What do you want out of a roleplaying game, anyway?

I've been thinking about why I like to play roleplaying games, and why I like to run them. I've also been thinking about why I don't like to play roleplaying games and why I don't like to run them. What do I want out of roleplaying?



My conclusion is that I want to participate in creating collaborative fiction with other creative, cool people. I want to play games that would be amazing if they were translated to other narrative mediums such as television or novels.



In the game design community, we talk a lot about reward cycles. In most roleplaying games that looks like leveling up and being able to kill things more things with better gear. This doesn't necessarily create good fiction, and I'm not interested in games that don't create good fiction.



Powerful fiction is often focused on the underdog, the guy who gets clobbered most of the time, and then despite all odds finally gets what he desires or deserves.



Traditional RPGs, such as D&D and its decendants, have tons of mechanics that are focused on task resolution: making stuff, picking locks, killing rats. These games can be played with very little story whatsoever. The "fun" is in picking the lock, rolling a natural 20, leveling up, getting that magic item.



Narrative RPGs don't really give a crap about whether you pick the lock unless not picking it is just as interesting as picking it. You don't fail and retry or take 20. The damn lock is there for a reason, and if you don't pick it, someone gets hurt, or something gets something.



I find it odd that so many gamers say that their most fun at the table didn't involve a single roll. What game are they actually playing? That tells me that they are more interested in story than in small-scale war gaming.



So why are they still playing games whose mechanics are focused on combat rather than conflict? My guess is that they've never been hipped to games that will really create amazing stories.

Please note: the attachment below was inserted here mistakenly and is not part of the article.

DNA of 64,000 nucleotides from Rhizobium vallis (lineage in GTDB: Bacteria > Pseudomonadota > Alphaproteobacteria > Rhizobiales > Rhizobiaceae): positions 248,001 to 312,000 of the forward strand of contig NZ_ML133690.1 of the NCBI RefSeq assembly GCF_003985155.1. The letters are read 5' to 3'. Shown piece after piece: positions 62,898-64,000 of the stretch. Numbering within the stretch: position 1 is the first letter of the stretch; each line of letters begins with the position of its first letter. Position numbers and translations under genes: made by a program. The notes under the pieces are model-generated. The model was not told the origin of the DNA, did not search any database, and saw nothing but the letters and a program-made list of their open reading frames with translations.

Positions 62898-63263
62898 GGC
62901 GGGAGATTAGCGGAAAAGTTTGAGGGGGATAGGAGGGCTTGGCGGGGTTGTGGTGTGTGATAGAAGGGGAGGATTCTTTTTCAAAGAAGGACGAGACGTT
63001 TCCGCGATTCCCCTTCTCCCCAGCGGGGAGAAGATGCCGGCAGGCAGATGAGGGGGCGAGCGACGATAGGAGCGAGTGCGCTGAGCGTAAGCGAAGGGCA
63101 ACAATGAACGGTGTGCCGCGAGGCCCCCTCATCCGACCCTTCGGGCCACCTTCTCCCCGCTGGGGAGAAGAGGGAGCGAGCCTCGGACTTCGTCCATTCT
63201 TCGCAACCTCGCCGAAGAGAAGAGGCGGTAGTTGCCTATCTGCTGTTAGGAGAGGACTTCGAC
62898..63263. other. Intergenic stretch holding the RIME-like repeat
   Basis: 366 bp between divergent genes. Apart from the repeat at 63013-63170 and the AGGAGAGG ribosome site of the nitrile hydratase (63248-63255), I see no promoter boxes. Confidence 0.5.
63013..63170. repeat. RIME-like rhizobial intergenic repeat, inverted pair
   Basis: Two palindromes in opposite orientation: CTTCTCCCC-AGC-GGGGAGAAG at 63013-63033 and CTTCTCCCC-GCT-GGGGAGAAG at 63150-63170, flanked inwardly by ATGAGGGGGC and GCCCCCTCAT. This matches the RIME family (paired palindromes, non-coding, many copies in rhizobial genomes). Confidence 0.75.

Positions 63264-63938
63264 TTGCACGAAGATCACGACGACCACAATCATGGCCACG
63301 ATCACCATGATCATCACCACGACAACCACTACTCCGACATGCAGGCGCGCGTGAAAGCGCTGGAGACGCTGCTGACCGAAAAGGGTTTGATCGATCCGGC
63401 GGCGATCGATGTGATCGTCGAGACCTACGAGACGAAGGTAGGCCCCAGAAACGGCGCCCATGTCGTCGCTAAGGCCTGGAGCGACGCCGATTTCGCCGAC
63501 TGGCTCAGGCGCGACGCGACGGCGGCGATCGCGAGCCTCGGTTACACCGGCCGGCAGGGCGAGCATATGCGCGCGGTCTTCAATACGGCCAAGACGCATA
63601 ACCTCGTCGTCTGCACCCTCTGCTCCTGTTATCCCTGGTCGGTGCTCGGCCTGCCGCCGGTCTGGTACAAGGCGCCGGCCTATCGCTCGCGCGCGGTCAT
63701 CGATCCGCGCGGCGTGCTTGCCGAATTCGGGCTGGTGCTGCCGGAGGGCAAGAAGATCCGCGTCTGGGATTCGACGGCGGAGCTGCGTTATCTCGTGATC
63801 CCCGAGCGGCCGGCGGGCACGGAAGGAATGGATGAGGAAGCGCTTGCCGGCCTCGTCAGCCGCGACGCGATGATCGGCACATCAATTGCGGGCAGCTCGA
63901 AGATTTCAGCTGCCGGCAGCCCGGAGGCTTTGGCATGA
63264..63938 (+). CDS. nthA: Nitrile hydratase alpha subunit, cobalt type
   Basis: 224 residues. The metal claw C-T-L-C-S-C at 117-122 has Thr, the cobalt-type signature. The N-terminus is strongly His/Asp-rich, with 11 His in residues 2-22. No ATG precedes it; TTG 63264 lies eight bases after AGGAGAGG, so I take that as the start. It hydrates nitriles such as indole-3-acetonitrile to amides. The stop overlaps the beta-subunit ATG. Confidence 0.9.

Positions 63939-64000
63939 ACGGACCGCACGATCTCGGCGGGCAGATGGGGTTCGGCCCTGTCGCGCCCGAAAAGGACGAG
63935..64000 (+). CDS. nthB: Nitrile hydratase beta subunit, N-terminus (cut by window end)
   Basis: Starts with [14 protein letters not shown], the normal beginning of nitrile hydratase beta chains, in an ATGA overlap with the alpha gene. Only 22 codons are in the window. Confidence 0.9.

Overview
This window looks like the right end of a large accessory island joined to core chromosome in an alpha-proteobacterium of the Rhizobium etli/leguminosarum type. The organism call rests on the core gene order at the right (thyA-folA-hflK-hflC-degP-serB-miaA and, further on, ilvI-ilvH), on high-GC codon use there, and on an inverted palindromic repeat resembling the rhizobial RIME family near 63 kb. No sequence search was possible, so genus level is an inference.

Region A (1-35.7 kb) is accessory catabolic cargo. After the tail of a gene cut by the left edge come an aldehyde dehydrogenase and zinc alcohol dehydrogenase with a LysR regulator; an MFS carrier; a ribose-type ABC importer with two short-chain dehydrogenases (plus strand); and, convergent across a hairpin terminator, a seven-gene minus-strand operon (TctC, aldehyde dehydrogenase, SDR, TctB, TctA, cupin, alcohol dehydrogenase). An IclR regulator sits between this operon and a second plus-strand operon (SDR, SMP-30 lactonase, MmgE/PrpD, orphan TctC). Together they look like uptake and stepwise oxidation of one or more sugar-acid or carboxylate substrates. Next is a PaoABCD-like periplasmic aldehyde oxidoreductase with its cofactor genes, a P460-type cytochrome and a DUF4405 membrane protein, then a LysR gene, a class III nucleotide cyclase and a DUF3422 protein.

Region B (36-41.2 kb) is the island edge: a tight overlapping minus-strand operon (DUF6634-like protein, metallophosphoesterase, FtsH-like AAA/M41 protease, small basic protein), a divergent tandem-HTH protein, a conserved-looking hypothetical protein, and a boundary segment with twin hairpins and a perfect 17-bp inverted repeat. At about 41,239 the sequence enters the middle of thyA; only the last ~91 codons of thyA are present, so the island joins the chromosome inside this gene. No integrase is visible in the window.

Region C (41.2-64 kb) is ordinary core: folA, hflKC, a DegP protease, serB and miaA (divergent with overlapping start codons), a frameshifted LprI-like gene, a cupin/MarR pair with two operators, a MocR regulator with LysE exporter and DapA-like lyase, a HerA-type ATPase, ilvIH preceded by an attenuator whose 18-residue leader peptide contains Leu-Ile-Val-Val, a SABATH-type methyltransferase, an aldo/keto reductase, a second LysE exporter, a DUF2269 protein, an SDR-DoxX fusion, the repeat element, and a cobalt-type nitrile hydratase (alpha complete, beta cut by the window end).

What if I told you that there are systems out there that will allow the players to collaboratively create a story that is just as good as anything on television? What if I told you that the GM has very little prep and railroading isn't an issue? What if I told you that rolling dice are just as important in deciding plot and action as in the games you're used to?



Here they are (a few of them, anyway):



Primetime Adventures

In A Wicked Age

The Shadow of Yesterday

FATE



What do you guys want out of your roleplaying games? Let's talk about it?

Comments

  • Brennen Reece;356 wrote: I find it odd that so many gamers say that their most fun at the table didn't involve a single roll. What game are they actually playing? That tells me that they are more interested in story than in small-scale war gaming.


    That'd be me. Mechanics only have a place in my games so as to help determine an outcome, but the telling of the story is paramount. The adventure, and what happens along the way to the characters, is the reason we get together to play. It's not to play a glorified version of chess or a tabletop WOW; it's to meet and adventure with friends, and hopefully, to survive the world the DM has erected. It's meeting strange beasts, experiencing wonderful, terrifying, and horrible magics, and conversing with everyday folk in town. It's sailing the high seas, or descending into the deepest dungeon. It's taking eagle flights to the Canopy (avariel elf civilization only accessible by air) to investigate something. It's encountering a gigantic destroyed seige engine on a lonely, windswept, ancient battlefield and wondering what it might have been, and not knowing there's more to it than meets the eye. All these and more are why I love AD&D. Experiencing unique events and unknown adventures.